commonly hy diffimilitude of condition; Though the Idler and his readers have it is only by finding life changeable that contracted no close friendship, they are we are reminded of it's fhortness. perhaps both unwilling to part. · There This convi&tion, however forcible at are few things not purely evil, of which every new impression, is every moment we can say, without some emotion of fading from the mind; and partly by uneaGness, This is the laft. Those who the inevitable incursion of new images, never could agree together, thed tears and partly by voluntary exclusion of when mutual discontent has determined unwelconie thoughts, we are again ex. them to final separation; of a place posed to the universal fallacy; and we which has been frequently

visited, though mult do another thing for the last time, without pleasure, the last look is taken before we consider that the time is nigh with heaviness of heart; and the Idler, when we shall do no more. with all his chillness of tranquillity, is As the last Idler is published in that not wholly unaffected by the thought solemn week which the Chriltian world that his laft eflay is now before him. has always set apart for the examination

This secret horrour of the last is ipse of the conscience, the review of life, parable from a thinking being, whose the extinction of earthly desires, and the life is limited, and to whom death is renovation of holy purposes, I hope that dreadful. We always make a secret my readers are already disposed to view comparison between a part and the every incident with seriousness, and imwhole; the termination of any period of prove it by meditation; and that when life reminds us that life itself has like they see this series of trifles brought to wife it's termination; when we have a conclusion, they will consider that, done any thing for the lait time, we in- by outliving the Idler, they have passed voluntarily reflect that a part of the days weeks, months, and years, which are allotted us is past, and that as more is now no longer in their power; that an paft there is less remaining.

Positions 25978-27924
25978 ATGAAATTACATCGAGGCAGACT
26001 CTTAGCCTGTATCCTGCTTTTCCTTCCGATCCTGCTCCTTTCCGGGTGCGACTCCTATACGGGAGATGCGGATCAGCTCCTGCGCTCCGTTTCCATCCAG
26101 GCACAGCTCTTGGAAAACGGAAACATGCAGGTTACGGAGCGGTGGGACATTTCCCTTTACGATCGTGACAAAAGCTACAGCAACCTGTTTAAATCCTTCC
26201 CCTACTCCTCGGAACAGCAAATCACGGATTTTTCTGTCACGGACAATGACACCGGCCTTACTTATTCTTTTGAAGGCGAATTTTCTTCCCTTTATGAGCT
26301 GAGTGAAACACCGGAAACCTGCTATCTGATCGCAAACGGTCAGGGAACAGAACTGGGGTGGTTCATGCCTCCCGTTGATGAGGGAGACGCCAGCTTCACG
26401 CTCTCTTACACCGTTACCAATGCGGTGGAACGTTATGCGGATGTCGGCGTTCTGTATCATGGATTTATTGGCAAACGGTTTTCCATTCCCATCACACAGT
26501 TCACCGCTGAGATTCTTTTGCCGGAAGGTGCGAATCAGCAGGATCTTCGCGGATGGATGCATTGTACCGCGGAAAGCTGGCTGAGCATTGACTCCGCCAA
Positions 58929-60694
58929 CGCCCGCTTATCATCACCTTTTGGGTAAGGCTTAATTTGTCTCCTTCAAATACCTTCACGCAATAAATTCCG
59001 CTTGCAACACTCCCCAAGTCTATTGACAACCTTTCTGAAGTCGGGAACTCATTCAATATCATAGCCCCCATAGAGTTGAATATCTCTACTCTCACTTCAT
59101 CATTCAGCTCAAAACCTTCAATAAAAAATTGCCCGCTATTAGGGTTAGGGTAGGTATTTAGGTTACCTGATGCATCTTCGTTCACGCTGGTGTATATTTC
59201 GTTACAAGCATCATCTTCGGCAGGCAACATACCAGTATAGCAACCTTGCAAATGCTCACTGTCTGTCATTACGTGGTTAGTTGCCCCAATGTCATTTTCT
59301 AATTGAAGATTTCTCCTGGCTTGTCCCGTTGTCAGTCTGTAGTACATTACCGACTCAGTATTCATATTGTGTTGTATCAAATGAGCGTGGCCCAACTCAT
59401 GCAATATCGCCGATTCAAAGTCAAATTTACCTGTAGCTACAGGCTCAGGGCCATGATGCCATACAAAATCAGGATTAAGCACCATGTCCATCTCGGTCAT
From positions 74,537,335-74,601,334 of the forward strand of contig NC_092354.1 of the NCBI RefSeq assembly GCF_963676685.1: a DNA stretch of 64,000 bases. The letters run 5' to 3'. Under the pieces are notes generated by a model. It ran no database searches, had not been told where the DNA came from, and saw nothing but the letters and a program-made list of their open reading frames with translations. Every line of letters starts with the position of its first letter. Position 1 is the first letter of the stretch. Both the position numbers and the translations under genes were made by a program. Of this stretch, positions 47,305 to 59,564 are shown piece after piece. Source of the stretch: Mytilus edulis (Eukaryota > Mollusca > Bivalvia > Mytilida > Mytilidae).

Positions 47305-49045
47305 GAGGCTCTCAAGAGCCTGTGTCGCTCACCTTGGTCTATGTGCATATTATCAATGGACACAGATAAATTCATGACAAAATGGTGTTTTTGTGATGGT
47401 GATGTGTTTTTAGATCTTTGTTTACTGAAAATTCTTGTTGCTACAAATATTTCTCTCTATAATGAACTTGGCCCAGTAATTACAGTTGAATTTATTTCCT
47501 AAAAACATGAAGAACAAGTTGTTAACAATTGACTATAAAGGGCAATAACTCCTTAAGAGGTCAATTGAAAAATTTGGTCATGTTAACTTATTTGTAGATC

end must in time be put to everything It is very happily and kindly pro- great as to every thing little; that to vided, that in every life there are cer- life must coine it's last hour, and to this tain pauses and interruptions, which fyftem of being it's last day, the hour force confideration upon the careless, at which probation ceases, and repentand seriousness upon the light; points ance will be vain; the day in which of time where one course of action ends every work of the hand, and imaginaand another begins: and by vicissitude tion of the hear shall be brought to of fortune, or alteration of employment, judgment, and an everlasting futurity by change of place, or loss of friendthip, Thall be determined by the past.

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1. DLER's Character,

Invitation to Correspondents,
III. Idler's Reason for writing,
iv. Charities and Hospitals,
v. Proposal for a Female Army,
vi. Lady's Performance on Horseback,
vii. Scheme for News-writers,
viii. Plan of Military Discipline,
ix. Progress of Idleness,
x. Political Credulity,
XI. Discourses on the Weather,
XII. Marriages why advertised,
XII. The imaginary Housewife,
xiv. Robbery of Time,
xv. Treacle's Complaint of his Wife,
xvi. Drugget's Retirement,
xvii. Expedients of Idlers,
XVIII. Drugget vindicated,
XIX. Whirler's Character,
xx. Louisbourg's History,
XXi, Linger's History of Liftlessness,
XXII. Imprisonment of Debtors,
XXIII. Uncertainty of Friendship,
XXIV. Man does not always think,
xxv. New Actors on the Theatre,
xxvi. Betty Broom's History,
XXVII. Power of Habits,
XXVIII. Wedding Day-Grocer's Wife-Chairman,
XXIX. Betty Broom's History,
xxx. Corruption of New-writers,
xxxi. Disguises of Idleness. Sober's Character,
XXXII. Sleep,
Xxx111. Journal of a Fellow of a College,
Xxxiv. Punch and Conversation,
xxxv. Auction Hunter,
Xxxvi. The terrifick Diction,
XXXVII. Iron and Gold,
XXXVIII. Debtors in Prison,
XXXIX. The Bracelet,
il. Art of Advertising,
XLI. On the Death of a Friend,
lii. Perdita's Complaint of her Father,
xliii. Monitions on the Flight of Time,
xliv. Use of Memory,
xLv. Portraits defended,
XLVI. Molly Quick's Complaint of her Mistress,
XLVII. Deborah Ginger's Account of City Wits,
XLVIII. The Bustles of Idleness,
XLIX. Marvel's Journey,
1. Marvel paralleled,
LI. Domestick Greatness unattainable,
LII, Self-denial necessary,


50 56 5% 54 SS 57 38 59

63 63 64 66 68 69 70 72 73

74 VOL.